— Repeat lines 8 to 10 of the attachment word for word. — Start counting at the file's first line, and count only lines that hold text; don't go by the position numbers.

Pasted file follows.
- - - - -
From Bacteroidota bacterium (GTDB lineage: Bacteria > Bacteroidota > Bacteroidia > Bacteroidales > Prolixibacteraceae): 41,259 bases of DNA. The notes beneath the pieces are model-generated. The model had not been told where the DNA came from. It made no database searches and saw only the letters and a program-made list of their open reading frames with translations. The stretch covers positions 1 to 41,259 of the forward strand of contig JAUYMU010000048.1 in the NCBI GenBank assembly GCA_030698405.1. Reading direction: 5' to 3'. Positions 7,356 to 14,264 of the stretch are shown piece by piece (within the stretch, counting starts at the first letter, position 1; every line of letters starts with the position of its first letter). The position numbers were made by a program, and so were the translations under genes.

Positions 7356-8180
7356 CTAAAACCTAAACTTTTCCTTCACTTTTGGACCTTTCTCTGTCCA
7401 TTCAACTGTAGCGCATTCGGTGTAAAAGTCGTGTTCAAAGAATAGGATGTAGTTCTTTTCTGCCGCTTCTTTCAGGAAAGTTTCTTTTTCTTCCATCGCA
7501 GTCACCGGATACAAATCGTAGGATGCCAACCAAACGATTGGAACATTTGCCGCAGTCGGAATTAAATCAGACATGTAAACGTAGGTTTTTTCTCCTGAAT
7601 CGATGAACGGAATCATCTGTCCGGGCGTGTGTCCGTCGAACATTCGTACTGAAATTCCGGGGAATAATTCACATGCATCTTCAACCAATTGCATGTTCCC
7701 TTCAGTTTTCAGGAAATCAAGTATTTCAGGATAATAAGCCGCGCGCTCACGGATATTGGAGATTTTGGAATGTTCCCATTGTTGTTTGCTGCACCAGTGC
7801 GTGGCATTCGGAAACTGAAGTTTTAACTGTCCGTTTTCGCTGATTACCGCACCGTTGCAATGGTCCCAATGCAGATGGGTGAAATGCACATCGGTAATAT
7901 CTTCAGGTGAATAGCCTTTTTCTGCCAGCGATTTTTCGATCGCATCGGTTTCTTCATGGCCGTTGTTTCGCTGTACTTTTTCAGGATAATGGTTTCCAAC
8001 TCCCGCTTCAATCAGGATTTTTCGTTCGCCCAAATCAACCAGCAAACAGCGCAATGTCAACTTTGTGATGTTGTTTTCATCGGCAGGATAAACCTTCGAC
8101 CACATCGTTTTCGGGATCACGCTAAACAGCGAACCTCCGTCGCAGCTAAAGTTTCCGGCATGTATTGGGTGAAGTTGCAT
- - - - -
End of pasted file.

7801 GTGGCATTCGGAAACTGAAGTTTTAACTGTCCGTTTTCGCTGATTACCGCACCGTTGCAATGGTCCCAATGCAGATGGGTGAAATGCACATCGGTAATAT
7901 CTTCAGGTGAATAGCCTTTTTCTGCCAGCGATTTTTCGATCGCATCGGTTTCTTCATGGCCGTTGTTTCGCTGTACTTTTTCAGGATAATGGTTTCCAAC
8001 TCCCGCTTCAATCAGGATTTTTCGTTCGCCCAAATCAACCAGCAAACAGCGCAATGTCAACTTTGTGATGTTGTTTTCATCGGCAGGATAAACCTTCGAC